That’s what’s real. That’s what’s got Renteria so excited.

Playoffs? A Jim Mora style reaction to that question wouldn’t be unwarranted. But Renteria is asking you to dream bigger.

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Cubs still trying to break through on extension talks with current players

Cubs still trying to break through on extension talks with current players

SAN DIEGO — While the rest of the baseball world is occupying their time with free agent signings and trades, the Cubs have been waiting for their number to be called.

They've been trying to nail down extensions with key players that are only a couple years away from free agency, though nothing appears imminent on that front. 

Kris Bryant, Javy Baez, Anthony Rizzo and Kyle Schwarber are all free agents after the 2021 season, leaving the Cubs two years to work out a deal or trade the player before losing them for nothing but a compensation pick. Willson Contreras is a free agent after 2022. Theo Epstein's front office reached a four-year, $55.5 million deal with Kyle Hendricks in spring training, extending his team control through the 2023 season.

The Cubs won't comment specifically on the current extension talks, but they'd ideally hope to wrap anything before spring training this year, so the players can focus solely on baseball by then.

"We always take the position of not commenting on extensions, but are we having those discussions? Yes," Jed Hoyer said Tuesday. "People focus so much on trades and free agent signings at these meetings, but all the agents are under the same roofs, also, and allows us to have those kinds of discussions. I'm not gonna specify who or what, but yeah certainly those conversations are ongoing."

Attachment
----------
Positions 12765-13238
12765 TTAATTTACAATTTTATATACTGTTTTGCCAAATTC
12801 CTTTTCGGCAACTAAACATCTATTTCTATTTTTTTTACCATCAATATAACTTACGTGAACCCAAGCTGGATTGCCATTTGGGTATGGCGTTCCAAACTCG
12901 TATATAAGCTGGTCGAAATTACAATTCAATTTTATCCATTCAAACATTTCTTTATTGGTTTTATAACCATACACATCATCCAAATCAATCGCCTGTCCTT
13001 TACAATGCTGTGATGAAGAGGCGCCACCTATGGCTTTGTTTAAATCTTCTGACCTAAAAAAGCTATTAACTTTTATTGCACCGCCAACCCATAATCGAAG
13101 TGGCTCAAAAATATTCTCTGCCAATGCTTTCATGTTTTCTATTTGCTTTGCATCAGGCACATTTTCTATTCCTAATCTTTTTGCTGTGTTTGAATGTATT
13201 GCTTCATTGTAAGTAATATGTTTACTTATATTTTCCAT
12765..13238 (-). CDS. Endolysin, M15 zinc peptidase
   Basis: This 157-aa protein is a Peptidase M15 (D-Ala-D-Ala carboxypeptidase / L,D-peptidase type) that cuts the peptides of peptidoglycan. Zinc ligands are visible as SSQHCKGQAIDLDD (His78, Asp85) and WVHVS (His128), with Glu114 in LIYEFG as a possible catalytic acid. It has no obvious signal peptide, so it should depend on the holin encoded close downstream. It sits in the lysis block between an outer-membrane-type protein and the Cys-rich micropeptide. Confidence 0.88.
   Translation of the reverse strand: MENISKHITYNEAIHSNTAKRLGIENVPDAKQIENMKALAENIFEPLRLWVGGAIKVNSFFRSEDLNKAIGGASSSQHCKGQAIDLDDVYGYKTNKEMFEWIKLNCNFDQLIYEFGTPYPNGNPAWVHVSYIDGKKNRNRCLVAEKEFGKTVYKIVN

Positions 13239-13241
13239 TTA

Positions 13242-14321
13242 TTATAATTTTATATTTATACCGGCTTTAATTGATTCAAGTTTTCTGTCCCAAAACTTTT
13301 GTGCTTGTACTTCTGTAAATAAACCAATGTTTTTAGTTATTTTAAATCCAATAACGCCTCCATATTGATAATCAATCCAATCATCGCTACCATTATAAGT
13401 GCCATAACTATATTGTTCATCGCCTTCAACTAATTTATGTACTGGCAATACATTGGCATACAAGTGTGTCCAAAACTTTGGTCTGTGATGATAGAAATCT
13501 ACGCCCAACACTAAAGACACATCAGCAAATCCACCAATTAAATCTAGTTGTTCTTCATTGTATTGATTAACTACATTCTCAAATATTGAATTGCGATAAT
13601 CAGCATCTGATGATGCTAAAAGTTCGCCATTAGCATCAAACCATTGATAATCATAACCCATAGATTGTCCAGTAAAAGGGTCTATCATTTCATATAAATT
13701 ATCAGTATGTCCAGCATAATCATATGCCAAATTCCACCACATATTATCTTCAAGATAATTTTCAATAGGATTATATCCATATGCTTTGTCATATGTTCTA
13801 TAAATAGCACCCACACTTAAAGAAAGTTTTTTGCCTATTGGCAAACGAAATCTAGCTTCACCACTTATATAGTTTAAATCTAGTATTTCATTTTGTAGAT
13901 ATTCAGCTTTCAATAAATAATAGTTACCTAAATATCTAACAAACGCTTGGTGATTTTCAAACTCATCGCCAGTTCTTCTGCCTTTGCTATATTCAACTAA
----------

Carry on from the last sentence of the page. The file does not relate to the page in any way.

Bryant has long been thought of as the toughest of the group to lock up long-term given that his agent, Scott Boras, typically advises clients to hit the open market and maximize their value. Boras reiterated Tuesday afternoon at the Winter Meetings he and Bryant are still open to extension talks with the Cubs.

Baez and Rizzo loom as the two most likely to extend their Wrigley Field stays, with the two emerging as the faces of the franchise in their own ways.

As the Cubs try to navigate an offseason where they're "serving two masters" (trying to compete in 2020-21 while also enhancing the long-term future of the franchise), a potential extension would check both boxes in a major way. If Hoyer and Theo Epstein knew Baez would be locking down shortstop and the middle of the lineup for the next six seasons, they could breathe a bit easier thinking about the big picture and long-term health of the franchise. 

At the same time, they can't operate as if anything is a certainty. Bryant could decide he likes the Cubs' offer and make Chicago his baseball home forever. Baez could conclude the opposite. 

It's what makes this particular offseason so tricky for the Cubs.

"We have to be able to have parallel tracks in our mind," Hoyer said. "We have to be able to do multiple things at once. It doesn't make it more difficult. We have a lot of really good players. We've had them for a long time. When we talk to these players about contracts, there's no player that we talk to that we haven't had a conversation with at some point before about a contract. 

"We've talked about these players for five years in some way, shape or form. When we sit down with these players, we're not covering a ton of new ground. We've already been over a lot of it. I think we're able to have parallel tracks."